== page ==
A U.S. Senate antitrust panel will proceed with a hearing on the lack of competition in the country’s ticketing industry following Ticketmaster’s troubles last week with its management of Taylor Swift ticket sales.
Tickemaster’s parent company, Live Nation, blames pre-sale problems for Swift’s Eras tour – the pop superstar’s first US tour in five years – on “unprecedented demand” and an attempt to keep ticket buyer bots out.
After registered fans struggled for hours to get hold of pre-sale tickets, and tickets soon appeared on resale for as much as US$22,700 (£19,100, A$33,500), Ticketmaster canceled sales to the general public. It later claimed that demand for Swift tickets “could have filled 900 stadiums”.
Swift has said it was “unbearable” for her to see fans struggling to get tickets and was assured that Ticketmaster can handle the demand.
The chaos has caught the attention of US politicians, many of whom have expressed concerns about how dominant Ticketmaster has become following its merger with the entertainment company Live Nation in 2010.
Tennessee Attorney General Jonathan Skrmetti has said he will launch a consumer protection investigation into the company after his office was bombarded with complaints from Swift fans.
Congresswoman Alexandria Ocasio-Cortez also criticizes the merger. “Daily reminder that Ticketmaster is a monopoly, that the merger with Live Nation should never have been approved and they must be curbed,” she said. tweeted. “Break them apart.”
On Tuesday, Senator Amy Klobuchar, who will chair the panel, and Senator Mike Lee, the top Republican on the committee, announced that the Senate hearing will continue. They have yet to give a date or a list of witnesses.
“The high rates, disruptions and site cancellations that customers have experienced demonstrate how Ticketmaster’s dominant market position means the company is not under pressure to constantly innovate and improve,” said Klobuchar. “We will hold a hearing on how consolidation in the live entertainment and ticketing industry is hurting both customers and artists.”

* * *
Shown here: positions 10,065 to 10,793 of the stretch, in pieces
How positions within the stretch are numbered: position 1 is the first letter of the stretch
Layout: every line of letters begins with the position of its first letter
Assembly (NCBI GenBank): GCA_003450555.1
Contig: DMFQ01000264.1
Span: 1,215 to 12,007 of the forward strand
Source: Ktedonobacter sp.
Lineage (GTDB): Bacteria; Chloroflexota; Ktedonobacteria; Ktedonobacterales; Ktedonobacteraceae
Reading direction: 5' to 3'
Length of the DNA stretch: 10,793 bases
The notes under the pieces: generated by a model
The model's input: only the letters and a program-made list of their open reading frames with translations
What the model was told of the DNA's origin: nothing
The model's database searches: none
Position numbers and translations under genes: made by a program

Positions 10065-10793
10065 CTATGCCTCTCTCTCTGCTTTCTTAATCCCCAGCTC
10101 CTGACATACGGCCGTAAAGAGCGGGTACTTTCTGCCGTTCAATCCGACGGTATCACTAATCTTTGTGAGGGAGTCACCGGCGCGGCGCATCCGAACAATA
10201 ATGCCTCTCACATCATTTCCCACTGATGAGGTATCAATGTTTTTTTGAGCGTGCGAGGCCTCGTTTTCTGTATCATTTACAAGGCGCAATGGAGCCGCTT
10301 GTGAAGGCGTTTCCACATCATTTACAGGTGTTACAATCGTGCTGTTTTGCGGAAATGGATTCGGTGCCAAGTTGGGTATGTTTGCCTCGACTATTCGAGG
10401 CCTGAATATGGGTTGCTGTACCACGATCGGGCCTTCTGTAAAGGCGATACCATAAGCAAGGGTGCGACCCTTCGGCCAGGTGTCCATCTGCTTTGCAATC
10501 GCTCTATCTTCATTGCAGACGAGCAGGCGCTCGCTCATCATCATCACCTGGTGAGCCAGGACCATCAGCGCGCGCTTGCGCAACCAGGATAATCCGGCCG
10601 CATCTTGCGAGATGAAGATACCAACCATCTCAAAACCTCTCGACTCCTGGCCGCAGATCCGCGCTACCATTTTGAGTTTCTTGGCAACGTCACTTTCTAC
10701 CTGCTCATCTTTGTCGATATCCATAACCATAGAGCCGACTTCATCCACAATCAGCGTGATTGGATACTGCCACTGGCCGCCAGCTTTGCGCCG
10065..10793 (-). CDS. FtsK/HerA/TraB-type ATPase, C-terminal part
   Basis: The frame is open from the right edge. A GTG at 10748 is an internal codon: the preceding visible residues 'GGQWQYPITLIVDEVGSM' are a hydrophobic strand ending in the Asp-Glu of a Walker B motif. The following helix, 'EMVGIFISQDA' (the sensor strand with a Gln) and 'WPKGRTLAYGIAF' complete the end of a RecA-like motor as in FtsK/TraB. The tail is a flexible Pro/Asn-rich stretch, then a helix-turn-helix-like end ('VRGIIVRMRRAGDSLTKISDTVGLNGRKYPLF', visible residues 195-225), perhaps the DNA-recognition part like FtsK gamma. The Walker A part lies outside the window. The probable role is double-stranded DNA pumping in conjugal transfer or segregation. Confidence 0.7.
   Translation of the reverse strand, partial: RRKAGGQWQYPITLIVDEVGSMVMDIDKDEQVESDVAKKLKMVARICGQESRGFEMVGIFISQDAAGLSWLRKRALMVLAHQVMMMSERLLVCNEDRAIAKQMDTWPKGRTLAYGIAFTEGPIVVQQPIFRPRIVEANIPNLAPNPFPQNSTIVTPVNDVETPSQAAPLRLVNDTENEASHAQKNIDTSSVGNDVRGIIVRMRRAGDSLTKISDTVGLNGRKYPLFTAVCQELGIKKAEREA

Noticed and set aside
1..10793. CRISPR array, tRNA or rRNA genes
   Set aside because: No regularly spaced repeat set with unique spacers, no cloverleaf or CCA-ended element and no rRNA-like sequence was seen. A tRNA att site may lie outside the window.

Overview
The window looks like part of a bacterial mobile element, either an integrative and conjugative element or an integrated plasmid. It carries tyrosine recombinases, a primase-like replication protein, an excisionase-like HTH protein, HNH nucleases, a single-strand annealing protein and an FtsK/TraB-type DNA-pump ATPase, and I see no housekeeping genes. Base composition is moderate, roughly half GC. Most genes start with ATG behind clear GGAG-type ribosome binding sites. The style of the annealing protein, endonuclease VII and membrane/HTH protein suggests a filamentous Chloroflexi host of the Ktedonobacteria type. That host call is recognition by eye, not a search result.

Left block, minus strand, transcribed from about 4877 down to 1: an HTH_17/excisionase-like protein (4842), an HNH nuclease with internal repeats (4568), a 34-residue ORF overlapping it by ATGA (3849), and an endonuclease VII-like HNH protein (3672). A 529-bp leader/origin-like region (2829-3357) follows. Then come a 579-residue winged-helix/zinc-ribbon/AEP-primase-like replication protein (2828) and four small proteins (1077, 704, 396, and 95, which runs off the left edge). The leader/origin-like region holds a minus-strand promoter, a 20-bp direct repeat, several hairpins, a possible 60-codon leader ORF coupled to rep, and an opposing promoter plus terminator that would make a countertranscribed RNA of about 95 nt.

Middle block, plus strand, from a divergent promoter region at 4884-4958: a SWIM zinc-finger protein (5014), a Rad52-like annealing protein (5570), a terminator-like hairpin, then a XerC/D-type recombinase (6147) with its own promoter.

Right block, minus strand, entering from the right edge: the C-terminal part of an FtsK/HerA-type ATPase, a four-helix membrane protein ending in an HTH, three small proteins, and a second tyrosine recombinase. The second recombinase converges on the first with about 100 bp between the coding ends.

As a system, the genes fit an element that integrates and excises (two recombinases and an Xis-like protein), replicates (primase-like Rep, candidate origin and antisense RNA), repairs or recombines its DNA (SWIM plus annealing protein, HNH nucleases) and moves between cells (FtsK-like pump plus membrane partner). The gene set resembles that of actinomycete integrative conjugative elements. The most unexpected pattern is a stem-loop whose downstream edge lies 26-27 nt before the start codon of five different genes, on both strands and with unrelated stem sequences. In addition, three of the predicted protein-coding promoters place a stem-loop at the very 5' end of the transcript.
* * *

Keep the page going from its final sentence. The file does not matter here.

Ticketmaster denied any anti-competitive practices and said it remained under a consent decree with the Justice Department after the 2010 merger, adding that there was no “evidence of systemic consent decree violations”.
“Ticketmaster has a significant share of the primary ticketing services market due to the large gap that exists between the quality of the Ticketmaster system and the second best primary ticketing system,” the company said.
Klobuchar was one of three lawmakers who argued in a letter Monday that Ticketmaster and Live Nation should be pulled apart by the Justice Department if misconduct is found in an ongoing investigation.
The department has proven far more willing in recent years to take antitrust cases against giant corporations — including the ongoing December 2020 lawsuit against Google — and fight mergers.
Reuters contributed to this report